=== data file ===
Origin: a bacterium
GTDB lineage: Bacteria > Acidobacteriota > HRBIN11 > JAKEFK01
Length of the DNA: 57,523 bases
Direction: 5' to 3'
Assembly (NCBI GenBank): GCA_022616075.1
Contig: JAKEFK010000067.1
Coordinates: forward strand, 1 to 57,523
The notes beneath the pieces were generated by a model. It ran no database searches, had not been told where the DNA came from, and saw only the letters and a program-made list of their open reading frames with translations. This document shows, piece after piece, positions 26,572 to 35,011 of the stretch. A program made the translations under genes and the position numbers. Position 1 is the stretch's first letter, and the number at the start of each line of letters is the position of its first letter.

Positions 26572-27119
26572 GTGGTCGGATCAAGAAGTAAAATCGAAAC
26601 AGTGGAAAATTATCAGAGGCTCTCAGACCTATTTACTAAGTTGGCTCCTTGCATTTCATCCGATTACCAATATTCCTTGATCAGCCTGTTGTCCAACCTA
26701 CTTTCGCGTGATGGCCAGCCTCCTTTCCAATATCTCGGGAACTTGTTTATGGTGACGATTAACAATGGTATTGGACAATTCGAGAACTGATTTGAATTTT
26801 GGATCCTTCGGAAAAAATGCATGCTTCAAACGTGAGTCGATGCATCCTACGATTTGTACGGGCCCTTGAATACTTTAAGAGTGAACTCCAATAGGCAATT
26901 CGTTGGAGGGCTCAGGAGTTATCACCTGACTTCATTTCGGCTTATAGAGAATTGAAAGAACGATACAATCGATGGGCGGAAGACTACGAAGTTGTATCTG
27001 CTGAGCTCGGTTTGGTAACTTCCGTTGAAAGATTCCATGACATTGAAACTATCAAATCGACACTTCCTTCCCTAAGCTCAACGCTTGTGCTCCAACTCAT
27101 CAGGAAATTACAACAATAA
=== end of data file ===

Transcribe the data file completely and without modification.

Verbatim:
Origin: a bacterium
GTDB lineage: Bacteria > Acidobacteriota > HRBIN11 > JAKEFK01
Length of the DNA: 57,523 bases
Direction: 5' to 3'
Assembly (NCBI GenBank): GCA_022616075.1
Contig: JAKEFK010000067.1
Coordinates: forward strand, 1 to 57,523
The notes beneath the pieces were generated by a model. It ran no database searches, had not been told where the DNA came from, and saw only the letters and a program-made list of their open reading frames with translations. This document shows, piece after piece, positions 26,572 to 35,011 of the stretch. A program made the translations under genes and the position numbers. Position 1 is the stretch's first letter, and the number at the start of each line of letters is the position of its first letter.

Positions 26572-27119
26572 GTGGTCGGATCAAGAAGTAAAATCGAAAC
26601 AGTGGAAAATTATCAGAGGCTCTCAGACCTATTTACTAAGTTGGCTCCTTGCATTTCATCCGATTACCAATATTCCTTGATCAGCCTGTTGTCCAACCTA
26701 CTTTCGCGTGATGGCCAGCCTCCTTTCCAATATCTCGGGAACTTGTTTATGGTGACGATTAACAATGGTATTGGACAATTCGAGAACTGATTTGAATTTT
26801 GGATCCTTCGGAAAAAATGCATGCTTCAAACGTGAGTCGATGCATCCTACGATTTGTACGGGCCCTTGAATACTTTAAGAGTGAACTCCAATAGGCAATT
26901 CGTTGGAGGGCTCAGGAGTTATCACCTGACTTCATTTCGGCTTATAGAGAATTGAAAGAACGATACAATCGATGGGCGGAAGACTACGAAGTTGTATCTG
27001 CTGAGCTCGGTTTGGTAACTTCCGTTGAAAGATTCCATGACATTGAAACTATCAAATCGACACTTCCTTCCCTAAGCTCAACGCTTGTGCTCCAACTCAT
27101 CAGGAAATTACAACAATAA